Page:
Yesterday’s "Outlook" section of the Washington Post had an article that argued effectively, "[c]ontemporary business culture has distorted the spirit of American capitalism by rewarding mediocrity and even failure." The article is a must read although it was short on specifics as to how we can change that business culture.
"They’ll find a way around it," was the cynical reply of an economist friend to my suggestion that we find legal remedies to shape the culture. "If you restrict their pay, they will take stock options or devise some other mechanism to make more money." He correctly pointed out that shareholders have grown complicit in this corporate culture but it is difficult to see how, acting on their, any but the most organized, economically sophisticated and legally trained shareholders could mount an effective attack on a business class that thinks their companies exist to line the pockets of their CEOs.
I do believe that there are legal ways to shape the culture. As mentioned last week, we can change the tax code so that any compensation about 500k is not tax deductible as a business expense" companies can pay more than that, but it will come right out of the profit margin. Additionally, a law could require that the very first page of all reports to shareholders contain information about executive pay as a percentage of company profits, in comparison to average wages for all employees, and in relation to company performance. Efforts to hide remuneration through complicated stock options could be made a crime. Enforcement in the form of regular audits by government officials would certainly keep everyone on their toes.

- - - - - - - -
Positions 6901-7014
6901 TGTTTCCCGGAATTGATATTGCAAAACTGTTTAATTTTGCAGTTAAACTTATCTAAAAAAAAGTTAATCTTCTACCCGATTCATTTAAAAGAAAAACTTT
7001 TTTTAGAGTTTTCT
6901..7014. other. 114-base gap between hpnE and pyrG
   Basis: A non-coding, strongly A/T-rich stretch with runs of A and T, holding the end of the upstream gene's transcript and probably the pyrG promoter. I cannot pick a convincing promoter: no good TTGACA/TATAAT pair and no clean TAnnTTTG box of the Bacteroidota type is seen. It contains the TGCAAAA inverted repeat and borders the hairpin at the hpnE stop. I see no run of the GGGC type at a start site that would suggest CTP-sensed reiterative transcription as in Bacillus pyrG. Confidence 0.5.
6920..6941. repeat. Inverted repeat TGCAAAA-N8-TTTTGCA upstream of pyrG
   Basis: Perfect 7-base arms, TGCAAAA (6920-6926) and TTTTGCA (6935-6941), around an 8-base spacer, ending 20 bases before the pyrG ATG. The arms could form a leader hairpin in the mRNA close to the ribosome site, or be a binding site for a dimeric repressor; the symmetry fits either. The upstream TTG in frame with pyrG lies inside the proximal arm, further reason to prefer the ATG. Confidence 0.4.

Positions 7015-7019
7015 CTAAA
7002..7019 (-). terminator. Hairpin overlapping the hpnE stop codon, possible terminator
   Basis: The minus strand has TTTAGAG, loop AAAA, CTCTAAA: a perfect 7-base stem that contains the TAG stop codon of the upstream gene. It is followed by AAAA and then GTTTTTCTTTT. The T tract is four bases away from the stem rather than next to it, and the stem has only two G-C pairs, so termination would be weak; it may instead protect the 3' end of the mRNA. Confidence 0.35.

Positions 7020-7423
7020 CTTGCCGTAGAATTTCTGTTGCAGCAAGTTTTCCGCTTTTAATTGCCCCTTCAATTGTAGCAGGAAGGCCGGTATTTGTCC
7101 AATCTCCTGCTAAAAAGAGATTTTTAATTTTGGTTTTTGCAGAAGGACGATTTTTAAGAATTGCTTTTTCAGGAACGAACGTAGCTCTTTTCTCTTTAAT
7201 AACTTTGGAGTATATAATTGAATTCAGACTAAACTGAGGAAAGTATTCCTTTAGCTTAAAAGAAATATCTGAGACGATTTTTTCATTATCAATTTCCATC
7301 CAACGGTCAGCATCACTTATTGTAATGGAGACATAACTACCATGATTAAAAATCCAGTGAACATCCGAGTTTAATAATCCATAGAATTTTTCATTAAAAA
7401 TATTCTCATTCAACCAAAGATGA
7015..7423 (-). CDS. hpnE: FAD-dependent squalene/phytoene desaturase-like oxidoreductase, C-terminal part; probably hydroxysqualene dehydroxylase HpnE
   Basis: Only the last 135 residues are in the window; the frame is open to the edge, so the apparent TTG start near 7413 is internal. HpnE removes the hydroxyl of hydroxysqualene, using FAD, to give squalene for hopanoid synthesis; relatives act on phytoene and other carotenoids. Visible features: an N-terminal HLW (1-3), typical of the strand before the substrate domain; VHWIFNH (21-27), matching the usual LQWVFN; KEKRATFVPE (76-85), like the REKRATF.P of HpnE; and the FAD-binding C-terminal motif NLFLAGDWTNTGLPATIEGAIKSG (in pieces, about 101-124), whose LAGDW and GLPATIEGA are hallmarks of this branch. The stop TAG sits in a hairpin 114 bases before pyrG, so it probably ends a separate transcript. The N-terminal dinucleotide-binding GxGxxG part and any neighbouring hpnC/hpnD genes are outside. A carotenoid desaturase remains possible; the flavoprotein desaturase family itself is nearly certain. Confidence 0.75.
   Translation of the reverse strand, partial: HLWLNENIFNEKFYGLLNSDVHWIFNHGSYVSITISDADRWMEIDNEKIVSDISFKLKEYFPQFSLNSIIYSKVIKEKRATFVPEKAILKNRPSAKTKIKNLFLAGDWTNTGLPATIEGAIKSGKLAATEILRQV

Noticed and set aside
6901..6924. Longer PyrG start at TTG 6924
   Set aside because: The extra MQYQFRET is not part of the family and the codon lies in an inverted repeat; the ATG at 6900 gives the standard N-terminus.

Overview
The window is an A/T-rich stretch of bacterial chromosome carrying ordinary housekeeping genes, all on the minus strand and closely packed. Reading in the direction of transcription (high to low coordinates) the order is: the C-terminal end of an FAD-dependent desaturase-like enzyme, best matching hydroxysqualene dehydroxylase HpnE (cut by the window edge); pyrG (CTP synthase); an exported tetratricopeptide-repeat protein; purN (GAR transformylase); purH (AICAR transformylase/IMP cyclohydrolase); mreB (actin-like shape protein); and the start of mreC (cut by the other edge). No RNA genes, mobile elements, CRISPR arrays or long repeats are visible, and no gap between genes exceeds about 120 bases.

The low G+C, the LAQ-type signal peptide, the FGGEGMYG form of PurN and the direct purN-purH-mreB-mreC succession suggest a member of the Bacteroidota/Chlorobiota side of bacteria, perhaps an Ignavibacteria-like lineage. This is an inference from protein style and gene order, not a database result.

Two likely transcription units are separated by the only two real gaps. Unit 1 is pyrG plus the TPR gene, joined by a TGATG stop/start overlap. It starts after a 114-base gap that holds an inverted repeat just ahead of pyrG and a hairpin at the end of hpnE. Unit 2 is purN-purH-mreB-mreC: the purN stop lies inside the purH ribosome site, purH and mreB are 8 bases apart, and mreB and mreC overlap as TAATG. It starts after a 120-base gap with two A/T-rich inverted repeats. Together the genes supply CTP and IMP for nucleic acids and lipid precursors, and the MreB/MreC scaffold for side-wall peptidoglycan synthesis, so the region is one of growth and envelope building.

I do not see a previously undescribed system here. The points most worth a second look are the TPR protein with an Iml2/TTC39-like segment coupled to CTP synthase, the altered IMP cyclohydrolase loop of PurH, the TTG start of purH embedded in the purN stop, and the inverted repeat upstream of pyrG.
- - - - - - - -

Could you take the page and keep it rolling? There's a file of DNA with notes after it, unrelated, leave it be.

Cultures do not change quickly, and the Augustinian in me suspects that a healthy moral culture declines faster than it can be re-created. But, the effort must be made and there is electoral gold in embracing populist measures that are also sound policies. America’s zillionaires do not need to be guaranteed more zillions for the economy to prosper. In fact, the economy will only prosper when the average American feels confident that the system is not entirely rigged against his interests. Having laws that begin to build a culture that values workers as much as capital, long-term viability as much as short-term economic gain, and the intrinsic worth of a business enterprise as much as its stock value fifteen minutes ago, these are the ways that we get the economy going again.